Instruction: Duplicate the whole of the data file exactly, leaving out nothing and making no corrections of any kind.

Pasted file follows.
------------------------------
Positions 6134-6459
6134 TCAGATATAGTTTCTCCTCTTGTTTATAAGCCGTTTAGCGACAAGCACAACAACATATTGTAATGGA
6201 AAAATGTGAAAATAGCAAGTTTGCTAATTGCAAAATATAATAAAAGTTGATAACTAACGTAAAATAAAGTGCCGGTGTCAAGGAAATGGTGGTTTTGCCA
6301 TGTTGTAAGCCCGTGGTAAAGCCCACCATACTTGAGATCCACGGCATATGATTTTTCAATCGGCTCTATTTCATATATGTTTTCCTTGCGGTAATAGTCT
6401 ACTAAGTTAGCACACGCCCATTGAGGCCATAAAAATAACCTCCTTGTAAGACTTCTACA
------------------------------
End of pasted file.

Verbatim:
Positions 6134-6459
6134 TCAGATATAGTTTCTCCTCTTGTTTATAAGCCGTTTAGCGACAAGCACAACAACATATTGTAATGGA
6201 AAAATGTGAAAATAGCAAGTTTGCTAATTGCAAAATATAATAAAAGTTGATAACTAACGTAAAATAAAGTGCCGGTGTCAAGGAAATGGTGGTTTTGCCA
6301 TGTTGTAAGCCCGTGGTAAAGCCCACCATACTTGAGATCCACGGCATATGATTTTTCAATCGGCTCTATTTCATATATGTTTTCCTTGCGGTAATAGTCT
6401 ACTAAGTTAGCACACGCCCATTGAGGCCATAAAAATAACCTCCTTGTAAGACTTCTACA